Sound Land Use Planning Principles Don’t Necessarily Lead to Sound Decision Making: The Case of the Salvation Army’s Proposed Shelter in Vanier

Between November 14 and 17, 2017, the Ottawa Planning Committee heard 3 days of emotional presentations from members of the public over the proposed Salvation Army social services complex on Montreal Road in Vanier. The large majority of delegations were residents opposing the project, worried what would happen to their neighbourhood if the 350-bed emergency shelter was built in the middle of their community. Continue reading

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WOW! Why is the Ottawa Citizen so down on Eastview?

WOW was my first reaction when I read the Ottawa Citizen Editorial Board’s opinion piece this morning on “Why We Support The Salvation Army”. One of the main reasons the Editors are supporting the Salvation Army project on Montreal Road in Vanier is that the site has already a “rundown motel and poorly maintained parking lot” along a stretch of Montreal Road where few would dare to walk along in the day never mind the night. Presumably, this is because of the rundown character of the area and because, as they state, “many potential clients for the new social services hub are already in this area”. The Editors also claim that there are no developers planning “classy condos” in the neighbourhood. The WOW factor became even more pronounced when reading their statement that they doubt the Salvation Army will not “drag things down much” more than it is and that “Vanier residents…are arguing to protect a gentrified community that doesn’t yet exist”. Continue reading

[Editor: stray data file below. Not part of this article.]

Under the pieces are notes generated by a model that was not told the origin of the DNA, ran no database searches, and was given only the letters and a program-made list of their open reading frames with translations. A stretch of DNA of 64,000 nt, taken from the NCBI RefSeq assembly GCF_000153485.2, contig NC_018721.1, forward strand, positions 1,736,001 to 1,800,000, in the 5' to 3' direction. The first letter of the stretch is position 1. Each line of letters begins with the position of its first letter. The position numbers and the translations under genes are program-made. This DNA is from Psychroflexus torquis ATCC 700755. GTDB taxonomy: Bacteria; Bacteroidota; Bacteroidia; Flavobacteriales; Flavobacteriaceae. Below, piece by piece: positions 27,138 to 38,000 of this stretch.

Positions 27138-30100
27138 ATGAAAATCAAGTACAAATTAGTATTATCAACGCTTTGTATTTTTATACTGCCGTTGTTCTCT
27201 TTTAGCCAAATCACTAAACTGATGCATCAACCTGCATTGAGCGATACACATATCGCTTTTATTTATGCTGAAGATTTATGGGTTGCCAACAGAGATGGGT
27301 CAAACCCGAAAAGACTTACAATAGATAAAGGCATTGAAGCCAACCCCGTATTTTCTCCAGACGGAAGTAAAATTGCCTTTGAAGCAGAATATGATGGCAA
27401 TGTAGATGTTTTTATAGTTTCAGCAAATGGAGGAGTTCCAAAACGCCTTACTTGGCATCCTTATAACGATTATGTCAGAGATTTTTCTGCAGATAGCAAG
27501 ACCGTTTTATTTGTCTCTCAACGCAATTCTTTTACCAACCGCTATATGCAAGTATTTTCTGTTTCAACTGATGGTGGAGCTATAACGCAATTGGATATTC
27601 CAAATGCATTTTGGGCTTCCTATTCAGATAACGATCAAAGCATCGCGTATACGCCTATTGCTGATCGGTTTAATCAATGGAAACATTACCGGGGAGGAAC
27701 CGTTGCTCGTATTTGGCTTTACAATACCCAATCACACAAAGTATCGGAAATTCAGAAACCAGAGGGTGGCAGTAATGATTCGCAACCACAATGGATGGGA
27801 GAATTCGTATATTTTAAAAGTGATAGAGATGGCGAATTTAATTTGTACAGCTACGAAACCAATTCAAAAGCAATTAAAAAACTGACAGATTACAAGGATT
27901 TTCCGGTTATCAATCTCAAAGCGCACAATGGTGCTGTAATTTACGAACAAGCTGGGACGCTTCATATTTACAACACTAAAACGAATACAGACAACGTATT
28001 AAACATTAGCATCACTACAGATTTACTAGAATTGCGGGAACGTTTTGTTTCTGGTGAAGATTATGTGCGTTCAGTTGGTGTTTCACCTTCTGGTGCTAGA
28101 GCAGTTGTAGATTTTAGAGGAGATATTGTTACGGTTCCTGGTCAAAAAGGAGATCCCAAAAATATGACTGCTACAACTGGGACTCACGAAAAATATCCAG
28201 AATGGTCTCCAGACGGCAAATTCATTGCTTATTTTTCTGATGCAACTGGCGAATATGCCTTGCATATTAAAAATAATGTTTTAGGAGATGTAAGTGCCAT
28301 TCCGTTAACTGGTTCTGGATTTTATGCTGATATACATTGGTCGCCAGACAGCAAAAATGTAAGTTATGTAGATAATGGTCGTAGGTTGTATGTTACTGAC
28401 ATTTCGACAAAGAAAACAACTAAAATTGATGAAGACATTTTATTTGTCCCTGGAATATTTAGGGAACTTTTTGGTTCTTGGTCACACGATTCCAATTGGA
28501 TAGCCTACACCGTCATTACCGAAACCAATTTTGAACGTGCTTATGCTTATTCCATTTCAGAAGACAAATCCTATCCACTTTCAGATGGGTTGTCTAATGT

Dear Mr. Egan Re: My comments on your article on the Salvation Army proposal

Kelly Egan, a journalist with the Ottawa Citizen recently wrote an opinion article giving support to the Salvation Army’s proposed shelter on Montreal Road. I did post a response to the article but kept it fairly short. I decided to write a longer response here. Continue reading

Free Lunch versus Free Market: Did Ottawa Taxpayers Subsidize Downtown Condo Builders?

I read a recent article written by Joanne Chianello, a journalist at CBC Ottawa, about the City of Ottawa’s Brownfield’s policy. This policy, which was approved by City Council in 2007, provides grants to developers to encourage the redevelopment of contaminated lands. Her article points out that City Council has approved over $70 million in brownfields grant since 2007. The article further questioned the public benefits resulting from such grants and the absence of any assessment to see if the policy was actually stimulating investment which would not otherwise occur. Continue reading